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italian christmas cookies easter cookies
Yield: 36 Cookies

Italian Christmas Cookies

Prep Time: 50 minutes
Cook Time: 10 minutes
Total Time: 1 hour

Italian Christmas Cookies are a delicious cake-like cookie with a hint of anise and sweet sugar glaze.


  • 3/4 cup butter, softened
  • 1/2 cup powdered sugar
  • 1/2 cup sugar
  • 3 eggs
  • 3 cups flour
  • 3 teaspoons baking powder
  • 1/2 teaspoon salt
  • 1 teaspoon vanilla
  • 1/2 teaspoon anise extract
  • Extra powder sugar

  • Glaze
  • 2 cups powdered sugar
  • 3 tablespoons milk
  • 1 teaspoon vanilla extract
  • Nonpareil Sprinkles


  1. n a medium bowl, whisk together flour, salt and baking powder. Set aside.
  2. In a mixing bowl, beat butter and sugars until creamy.
  3. Add eggs, one at a time. Then add the vanilla and anise flavoring.
  4. Slowly mix in the flour mixture. Do not overbeat.
  5. Refrigerate dough for one hour.
  6. When ready to bake, preheat the oven to 350 degrees. Line a baking sheet with parchment paper.
  7. Roll dough into 1 inch balls. Dip the bottom of a small glass into some powdered sugar and press each ball down slightly.
  8. Bake for 8-10 minutes.
  9. Remove and cool completely.
  10. To make the glaze:
  11. Sift two cups of powdered sugar in a bowl. Whisk in milk and vanilla.
  12. Dip top of each cookie in the glaze. Garnish with some nonpareil sprinkles.
  13. Allow glaze to dry before freezing.

Did you make this recipe?

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  1. I made them today nd can’t stop eating them. I want to give some to mother in law. Need to know if they can last a week.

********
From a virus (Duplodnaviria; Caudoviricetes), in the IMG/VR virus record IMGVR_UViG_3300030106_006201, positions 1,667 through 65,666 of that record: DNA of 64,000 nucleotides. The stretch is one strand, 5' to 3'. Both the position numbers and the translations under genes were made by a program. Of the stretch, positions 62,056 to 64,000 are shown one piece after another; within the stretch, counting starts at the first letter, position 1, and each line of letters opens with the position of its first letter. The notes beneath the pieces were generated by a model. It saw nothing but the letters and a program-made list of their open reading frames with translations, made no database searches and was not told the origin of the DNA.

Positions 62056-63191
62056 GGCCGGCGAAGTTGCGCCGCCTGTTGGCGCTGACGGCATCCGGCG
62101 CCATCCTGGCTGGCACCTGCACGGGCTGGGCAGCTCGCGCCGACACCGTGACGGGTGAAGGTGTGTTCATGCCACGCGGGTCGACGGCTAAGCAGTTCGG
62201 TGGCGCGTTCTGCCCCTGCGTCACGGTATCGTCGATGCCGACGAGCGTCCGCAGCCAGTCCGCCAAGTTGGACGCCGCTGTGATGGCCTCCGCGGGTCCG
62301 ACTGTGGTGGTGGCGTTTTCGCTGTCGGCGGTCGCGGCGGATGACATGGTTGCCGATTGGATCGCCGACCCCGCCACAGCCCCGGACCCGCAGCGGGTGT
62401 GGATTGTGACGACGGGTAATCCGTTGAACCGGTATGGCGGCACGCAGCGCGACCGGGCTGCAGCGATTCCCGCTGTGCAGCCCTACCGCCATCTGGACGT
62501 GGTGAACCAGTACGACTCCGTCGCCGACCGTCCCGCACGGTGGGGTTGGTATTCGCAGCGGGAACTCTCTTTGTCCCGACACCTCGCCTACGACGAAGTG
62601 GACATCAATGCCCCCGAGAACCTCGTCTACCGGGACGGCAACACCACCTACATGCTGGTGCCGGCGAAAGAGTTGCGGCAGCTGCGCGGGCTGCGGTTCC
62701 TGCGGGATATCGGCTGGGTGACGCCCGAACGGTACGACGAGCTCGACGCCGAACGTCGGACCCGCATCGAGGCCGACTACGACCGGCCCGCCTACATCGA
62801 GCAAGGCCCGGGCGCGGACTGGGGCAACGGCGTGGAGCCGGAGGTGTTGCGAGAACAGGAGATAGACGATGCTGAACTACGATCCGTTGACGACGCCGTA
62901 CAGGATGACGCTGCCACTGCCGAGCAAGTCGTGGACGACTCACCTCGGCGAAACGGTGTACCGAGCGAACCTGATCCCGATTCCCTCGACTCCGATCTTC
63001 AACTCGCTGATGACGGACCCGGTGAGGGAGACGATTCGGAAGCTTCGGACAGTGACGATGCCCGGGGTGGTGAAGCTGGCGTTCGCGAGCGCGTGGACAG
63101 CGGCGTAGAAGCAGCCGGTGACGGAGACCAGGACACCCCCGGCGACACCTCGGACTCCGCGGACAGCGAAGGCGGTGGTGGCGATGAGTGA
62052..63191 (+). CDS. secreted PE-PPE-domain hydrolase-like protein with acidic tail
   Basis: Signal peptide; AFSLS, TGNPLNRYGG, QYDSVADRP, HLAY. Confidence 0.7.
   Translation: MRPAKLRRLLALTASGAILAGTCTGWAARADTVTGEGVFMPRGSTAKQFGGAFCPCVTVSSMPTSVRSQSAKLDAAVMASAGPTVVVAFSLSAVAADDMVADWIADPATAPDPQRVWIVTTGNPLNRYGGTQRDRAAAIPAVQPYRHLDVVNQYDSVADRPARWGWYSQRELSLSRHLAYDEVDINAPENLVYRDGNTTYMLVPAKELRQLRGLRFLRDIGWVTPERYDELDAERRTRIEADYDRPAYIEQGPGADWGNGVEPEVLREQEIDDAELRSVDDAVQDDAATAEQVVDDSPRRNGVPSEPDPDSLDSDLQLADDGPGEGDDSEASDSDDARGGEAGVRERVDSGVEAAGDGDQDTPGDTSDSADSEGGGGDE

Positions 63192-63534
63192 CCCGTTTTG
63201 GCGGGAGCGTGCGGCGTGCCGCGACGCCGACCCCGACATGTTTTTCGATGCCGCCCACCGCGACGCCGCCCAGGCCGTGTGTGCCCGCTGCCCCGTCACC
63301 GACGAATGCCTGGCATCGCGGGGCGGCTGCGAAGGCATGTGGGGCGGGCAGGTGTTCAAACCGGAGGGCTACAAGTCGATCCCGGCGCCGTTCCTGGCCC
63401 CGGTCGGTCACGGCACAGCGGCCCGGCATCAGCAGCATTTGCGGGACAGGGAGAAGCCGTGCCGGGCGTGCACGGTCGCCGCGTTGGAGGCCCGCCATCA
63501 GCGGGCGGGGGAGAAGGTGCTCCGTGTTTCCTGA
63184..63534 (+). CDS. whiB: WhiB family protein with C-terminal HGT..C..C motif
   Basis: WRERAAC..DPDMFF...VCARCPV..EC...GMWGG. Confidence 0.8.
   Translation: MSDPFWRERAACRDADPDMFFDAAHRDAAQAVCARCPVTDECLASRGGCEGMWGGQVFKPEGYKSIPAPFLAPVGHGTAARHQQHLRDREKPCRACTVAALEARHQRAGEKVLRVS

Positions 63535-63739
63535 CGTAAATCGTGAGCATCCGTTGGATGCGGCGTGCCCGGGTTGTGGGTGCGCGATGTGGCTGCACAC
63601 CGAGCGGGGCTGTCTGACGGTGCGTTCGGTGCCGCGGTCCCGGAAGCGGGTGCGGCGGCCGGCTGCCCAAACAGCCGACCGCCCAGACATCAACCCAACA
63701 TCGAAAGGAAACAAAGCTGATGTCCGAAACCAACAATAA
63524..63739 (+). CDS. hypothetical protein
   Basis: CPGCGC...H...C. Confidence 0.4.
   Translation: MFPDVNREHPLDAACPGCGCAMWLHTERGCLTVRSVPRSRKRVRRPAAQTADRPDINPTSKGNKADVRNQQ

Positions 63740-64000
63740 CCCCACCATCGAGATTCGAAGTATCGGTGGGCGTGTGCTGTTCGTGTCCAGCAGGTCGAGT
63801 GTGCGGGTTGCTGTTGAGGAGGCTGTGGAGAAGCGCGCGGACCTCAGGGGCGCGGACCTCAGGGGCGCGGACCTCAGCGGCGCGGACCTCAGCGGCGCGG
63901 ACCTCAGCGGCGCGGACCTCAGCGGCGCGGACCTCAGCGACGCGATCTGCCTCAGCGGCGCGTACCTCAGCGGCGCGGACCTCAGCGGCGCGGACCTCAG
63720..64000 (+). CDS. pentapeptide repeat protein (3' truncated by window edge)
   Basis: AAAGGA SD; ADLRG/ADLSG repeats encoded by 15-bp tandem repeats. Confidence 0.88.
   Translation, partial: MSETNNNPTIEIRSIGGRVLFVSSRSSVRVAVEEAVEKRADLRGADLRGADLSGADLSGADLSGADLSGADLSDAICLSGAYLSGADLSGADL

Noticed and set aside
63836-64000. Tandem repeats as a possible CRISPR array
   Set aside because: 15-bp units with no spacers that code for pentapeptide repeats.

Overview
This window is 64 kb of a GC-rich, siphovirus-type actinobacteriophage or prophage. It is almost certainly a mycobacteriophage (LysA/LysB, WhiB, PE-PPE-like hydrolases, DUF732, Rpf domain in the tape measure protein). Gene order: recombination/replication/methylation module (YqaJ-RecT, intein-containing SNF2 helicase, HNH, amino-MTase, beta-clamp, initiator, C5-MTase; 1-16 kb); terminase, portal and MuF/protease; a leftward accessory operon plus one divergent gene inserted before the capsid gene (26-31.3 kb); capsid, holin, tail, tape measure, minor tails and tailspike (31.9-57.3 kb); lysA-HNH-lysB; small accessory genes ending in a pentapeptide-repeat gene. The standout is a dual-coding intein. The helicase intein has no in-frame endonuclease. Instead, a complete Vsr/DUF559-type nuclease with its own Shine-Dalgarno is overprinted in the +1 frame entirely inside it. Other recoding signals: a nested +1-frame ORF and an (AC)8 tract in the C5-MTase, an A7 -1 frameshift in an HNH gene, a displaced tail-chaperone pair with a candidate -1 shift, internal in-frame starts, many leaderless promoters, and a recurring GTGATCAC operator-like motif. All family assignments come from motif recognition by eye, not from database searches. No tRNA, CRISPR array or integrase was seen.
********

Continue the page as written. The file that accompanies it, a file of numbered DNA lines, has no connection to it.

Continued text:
2. This recipe is amazing! My husband who is from Boston says they’re just like the ones his grandma used to make. Thanks!!

  3. We had a Italian Family that lived next door to us when I was a child. The mother would trade cookies that came down through the German /Irish/Austrian-Hungarian ancestors in our family and of course the Betty Crocker cookbook mom had. But she never put anise in the cookies. Just the vanilla. I think either she or one of her children couldn’t have the anise so she just substituted more Vanilla in the cookies. She also made them with a little Lemon, lime or Orange flavoring over the years. Her cookies were so good.

  4. Delicious cookies! Thanks for the great recipe. I noticed some of mine came out slightly underdone in the middle. Should I bake them for 12 minutes instead of 10? Or did I eat them too quickly and not allow them to cool completely 😉

  5. Hello. These are my favorite cookies. The problem I always have is the sprinkles bleeding into the glaze. They look so beautiful at first, but within an hour they are messy looking. Any tips?

  6. I’ve been making these cookies of yours for several years now. We all love them! I grew up in a very Italian neighborhood in Rhode Island, when I was 15, my family and I moved to Italy and stayed there for about 51/2 years, I can not express enough how good these cookies are! I actually chose to try these after doing an image search. These looked exactly how I know them to look, and I suspected would taste just the way I remembered. The result…PERFECT. It really is the only way to describe them.
    I follow the recipe as it is written, and the result takes me right back to those years that now seem a lifetime ago.
    Thank you for the recipe,